Sedra of the Week: Eikev

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Sedra of the Week: Eikev

Hannah Reuben looks ahead to this week's portion of the Torah

There is a law teaching we must recite 100 brachot (blessings) every day. A hint to this can be found in this week’s sedra, “And now, O Israel, what (mah) does the Lord your God demand of you?” (Deut 10:12). The word mah (what) can be read as me’ah, meaning a hundred. 

Shacharit (the morning service) consists of 44 brachot, so it would seem benching (grace after meals) with its four brachot is not that unique.

Yet it turns out that the only bracha we are biblically commanded to recite is benching (Deut 8:10).

Benching contains three original brachot: Hazan commanded by Moses, thanking God for providing manna; Nodeh, decreed by Joshua thanking God for the land; and Rachem, a prayer for Jerusalem decreed by David and Solomon.

We are taught that if one does not say the words “a desirable, good and extensive land” in the blessing of the land and does not mention the house of King David in the blessing “who builds Jerusalem”, one has not performed their obligation of benching. Why is appreciating Israel the focus of thanking God after eating?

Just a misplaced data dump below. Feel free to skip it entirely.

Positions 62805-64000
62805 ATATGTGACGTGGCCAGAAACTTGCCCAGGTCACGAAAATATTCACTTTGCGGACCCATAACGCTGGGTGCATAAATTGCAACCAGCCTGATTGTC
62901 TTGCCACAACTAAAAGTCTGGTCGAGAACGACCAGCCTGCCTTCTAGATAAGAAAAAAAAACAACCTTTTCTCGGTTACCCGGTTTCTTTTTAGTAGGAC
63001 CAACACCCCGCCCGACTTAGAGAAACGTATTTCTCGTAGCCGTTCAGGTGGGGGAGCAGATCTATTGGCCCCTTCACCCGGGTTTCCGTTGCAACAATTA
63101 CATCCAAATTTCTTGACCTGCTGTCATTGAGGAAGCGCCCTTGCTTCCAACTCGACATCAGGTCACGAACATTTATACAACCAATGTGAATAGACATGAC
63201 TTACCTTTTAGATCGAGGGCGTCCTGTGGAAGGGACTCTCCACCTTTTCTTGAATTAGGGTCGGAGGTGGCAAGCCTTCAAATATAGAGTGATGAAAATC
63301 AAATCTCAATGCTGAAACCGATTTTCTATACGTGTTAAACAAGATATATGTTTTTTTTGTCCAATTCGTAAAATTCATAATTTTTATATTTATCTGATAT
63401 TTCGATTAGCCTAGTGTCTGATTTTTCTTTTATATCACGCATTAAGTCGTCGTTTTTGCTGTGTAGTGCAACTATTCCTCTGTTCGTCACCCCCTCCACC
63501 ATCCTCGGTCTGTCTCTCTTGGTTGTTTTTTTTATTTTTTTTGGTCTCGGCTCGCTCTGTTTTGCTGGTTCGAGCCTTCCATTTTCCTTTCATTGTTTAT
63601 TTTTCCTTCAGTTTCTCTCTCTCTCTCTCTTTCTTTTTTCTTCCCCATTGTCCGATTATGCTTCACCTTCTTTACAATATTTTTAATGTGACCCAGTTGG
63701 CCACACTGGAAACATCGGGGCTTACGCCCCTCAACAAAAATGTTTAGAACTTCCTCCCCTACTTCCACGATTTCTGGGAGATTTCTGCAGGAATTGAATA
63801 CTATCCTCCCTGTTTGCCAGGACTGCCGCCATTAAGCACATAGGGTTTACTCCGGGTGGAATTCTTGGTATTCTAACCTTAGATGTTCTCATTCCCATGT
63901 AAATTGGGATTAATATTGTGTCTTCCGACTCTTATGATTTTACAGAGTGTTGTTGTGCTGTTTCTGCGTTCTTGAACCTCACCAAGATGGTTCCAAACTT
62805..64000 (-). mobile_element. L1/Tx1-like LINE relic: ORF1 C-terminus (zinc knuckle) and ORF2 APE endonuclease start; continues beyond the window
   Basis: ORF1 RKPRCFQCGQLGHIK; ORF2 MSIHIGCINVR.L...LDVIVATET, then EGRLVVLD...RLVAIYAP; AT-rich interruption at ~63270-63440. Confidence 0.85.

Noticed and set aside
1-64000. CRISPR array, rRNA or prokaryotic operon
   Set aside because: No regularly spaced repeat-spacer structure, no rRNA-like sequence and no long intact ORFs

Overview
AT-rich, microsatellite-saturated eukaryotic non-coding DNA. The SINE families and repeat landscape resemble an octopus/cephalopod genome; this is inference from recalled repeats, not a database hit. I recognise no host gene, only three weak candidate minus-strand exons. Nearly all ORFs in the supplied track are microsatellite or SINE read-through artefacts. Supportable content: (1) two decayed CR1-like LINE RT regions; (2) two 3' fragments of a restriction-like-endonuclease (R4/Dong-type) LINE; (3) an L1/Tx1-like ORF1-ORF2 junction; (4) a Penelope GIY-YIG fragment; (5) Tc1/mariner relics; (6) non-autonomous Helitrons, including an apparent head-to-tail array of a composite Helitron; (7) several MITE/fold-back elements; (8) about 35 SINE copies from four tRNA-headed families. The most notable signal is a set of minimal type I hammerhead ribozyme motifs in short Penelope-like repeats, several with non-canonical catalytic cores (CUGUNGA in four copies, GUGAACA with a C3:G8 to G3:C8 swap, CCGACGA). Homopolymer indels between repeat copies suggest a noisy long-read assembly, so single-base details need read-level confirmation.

Rav Kook identifies the land of Israel as the place of our nation and we should dedicate our energy to it and the people of Israel to bring redemption.

The building of Jerusalem represents the spiritual foundation to which we should dedicate ourselves. It seems that in Hazan we thank God for life, but in Nodeh and in Rachem we praise God for something greater. 

Although we mention leaving Egypt, the Torah and the covenant, the land of Israel and Jerusalem are above all. They give us life in times of redemption or exile on a practical level and as giving us hope. 

More than anything else, it is the Land of Israel and Jerusalem that give us purpose and meaning.

Hannah Reuben is part of United Synagogue’s Education Team

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